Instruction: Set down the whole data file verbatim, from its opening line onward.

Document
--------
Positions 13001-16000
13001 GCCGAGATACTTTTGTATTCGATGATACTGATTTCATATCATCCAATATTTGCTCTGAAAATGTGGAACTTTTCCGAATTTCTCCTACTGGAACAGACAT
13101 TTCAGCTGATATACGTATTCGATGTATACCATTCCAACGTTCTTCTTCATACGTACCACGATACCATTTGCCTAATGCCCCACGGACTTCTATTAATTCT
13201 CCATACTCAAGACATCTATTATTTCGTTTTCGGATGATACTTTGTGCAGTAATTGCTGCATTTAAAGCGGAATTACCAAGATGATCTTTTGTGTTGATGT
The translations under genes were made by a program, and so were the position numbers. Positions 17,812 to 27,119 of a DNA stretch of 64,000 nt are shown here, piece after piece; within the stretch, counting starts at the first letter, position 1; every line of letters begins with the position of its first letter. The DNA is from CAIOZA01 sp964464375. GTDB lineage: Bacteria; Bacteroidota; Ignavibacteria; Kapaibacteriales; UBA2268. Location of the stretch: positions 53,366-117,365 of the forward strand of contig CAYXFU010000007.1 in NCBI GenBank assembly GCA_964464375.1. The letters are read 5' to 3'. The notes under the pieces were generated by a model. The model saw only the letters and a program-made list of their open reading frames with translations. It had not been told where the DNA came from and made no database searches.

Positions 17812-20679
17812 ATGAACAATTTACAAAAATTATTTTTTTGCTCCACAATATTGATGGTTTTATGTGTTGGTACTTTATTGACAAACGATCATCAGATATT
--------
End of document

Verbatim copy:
Positions 13001-16000
13001 GCCGAGATACTTTTGTATTCGATGATACTGATTTCATATCATCCAATATTTGCTCTGAAAATGTGGAACTTTTCCGAATTTCTCCTACTGGAACAGACAT
13101 TTCAGCTGATATACGTATTCGATGTATACCATTCCAACGTTCTTCTTCATACGTACCACGATACCATTTGCCTAATGCCCCACGGACTTCTATTAATTCT
13201 CCATACTCAAGACATCTATTATTTCGTTTTCGGATGATACTTTGTGCAGTAATTGCTGCATTTAAAGCGGAATTACCAAGATGATCTTTTGTGTTGATGT
The translations under genes were made by a program, and so were the position numbers. Positions 17,812 to 27,119 of a DNA stretch of 64,000 nt are shown here, piece after piece; within the stretch, counting starts at the first letter, position 1; every line of letters begins with the position of its first letter. The DNA is from CAIOZA01 sp964464375. GTDB lineage: Bacteria; Bacteroidota; Ignavibacteria; Kapaibacteriales; UBA2268. Location of the stretch: positions 53,366-117,365 of the forward strand of contig CAYXFU010000007.1 in NCBI GenBank assembly GCA_964464375.1. The letters are read 5' to 3'. The notes under the pieces were generated by a model. The model saw only the letters and a program-made list of their open reading frames with translations. It had not been told where the DNA came from and made no database searches.

Positions 17812-20679
17812 ATGAACAATTTACAAAAATTATTTTTTTGCTCCACAATATTGATGGTTTTATGTGTTGGTACTTTATTGACAAACGATCATCAGATATT